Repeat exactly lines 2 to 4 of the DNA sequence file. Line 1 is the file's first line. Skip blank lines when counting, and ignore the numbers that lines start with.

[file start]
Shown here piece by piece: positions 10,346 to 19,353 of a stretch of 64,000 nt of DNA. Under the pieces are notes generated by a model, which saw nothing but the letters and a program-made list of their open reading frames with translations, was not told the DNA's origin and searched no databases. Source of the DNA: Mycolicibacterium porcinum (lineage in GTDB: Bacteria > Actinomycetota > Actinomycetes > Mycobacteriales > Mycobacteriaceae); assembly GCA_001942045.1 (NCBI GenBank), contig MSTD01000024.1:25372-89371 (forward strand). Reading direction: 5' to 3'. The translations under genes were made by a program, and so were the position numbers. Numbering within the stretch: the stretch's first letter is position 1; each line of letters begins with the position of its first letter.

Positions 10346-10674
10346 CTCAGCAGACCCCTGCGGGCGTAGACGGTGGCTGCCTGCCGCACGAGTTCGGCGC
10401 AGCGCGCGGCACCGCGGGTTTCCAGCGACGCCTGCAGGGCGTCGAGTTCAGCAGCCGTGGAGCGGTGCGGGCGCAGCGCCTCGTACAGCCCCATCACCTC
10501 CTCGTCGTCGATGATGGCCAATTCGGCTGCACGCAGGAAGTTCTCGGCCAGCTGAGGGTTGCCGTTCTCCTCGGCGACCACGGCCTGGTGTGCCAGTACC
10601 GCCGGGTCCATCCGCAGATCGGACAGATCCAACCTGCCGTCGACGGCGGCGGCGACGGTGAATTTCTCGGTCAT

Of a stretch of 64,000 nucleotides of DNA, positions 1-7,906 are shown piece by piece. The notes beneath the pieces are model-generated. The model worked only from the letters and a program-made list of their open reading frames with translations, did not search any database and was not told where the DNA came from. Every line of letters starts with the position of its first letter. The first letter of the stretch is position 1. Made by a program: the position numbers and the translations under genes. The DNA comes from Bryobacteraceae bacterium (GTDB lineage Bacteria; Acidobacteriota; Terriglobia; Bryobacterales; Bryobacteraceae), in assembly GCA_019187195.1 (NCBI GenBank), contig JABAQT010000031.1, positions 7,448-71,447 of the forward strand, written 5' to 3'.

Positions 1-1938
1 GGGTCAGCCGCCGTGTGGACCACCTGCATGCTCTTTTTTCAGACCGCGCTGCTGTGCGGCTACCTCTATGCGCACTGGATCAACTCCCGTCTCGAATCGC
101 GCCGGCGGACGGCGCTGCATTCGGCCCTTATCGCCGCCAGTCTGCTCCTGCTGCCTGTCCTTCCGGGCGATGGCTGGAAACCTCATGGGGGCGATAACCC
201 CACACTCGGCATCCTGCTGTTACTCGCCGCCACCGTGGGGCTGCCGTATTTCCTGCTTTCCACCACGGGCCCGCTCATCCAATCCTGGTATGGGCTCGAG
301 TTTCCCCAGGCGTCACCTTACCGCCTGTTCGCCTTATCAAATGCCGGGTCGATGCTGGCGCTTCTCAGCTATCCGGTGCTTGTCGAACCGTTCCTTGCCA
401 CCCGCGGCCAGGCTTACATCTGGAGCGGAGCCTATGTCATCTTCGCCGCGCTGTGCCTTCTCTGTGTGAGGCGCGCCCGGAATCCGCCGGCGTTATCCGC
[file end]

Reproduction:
Positions 10346-10674
10346 CTCAGCAGACCCCTGCGGGCGTAGACGGTGGCTGCCTGCCGCACGAGTTCGGCGC
10401 AGCGCGCGGCACCGCGGGTTTCCAGCGACGCCTGCAGGGCGTCGAGTTCAGCAGCCGTGGAGCGGTGCGGGCGCAGCGCCTCGTACAGCCCCATCACCTC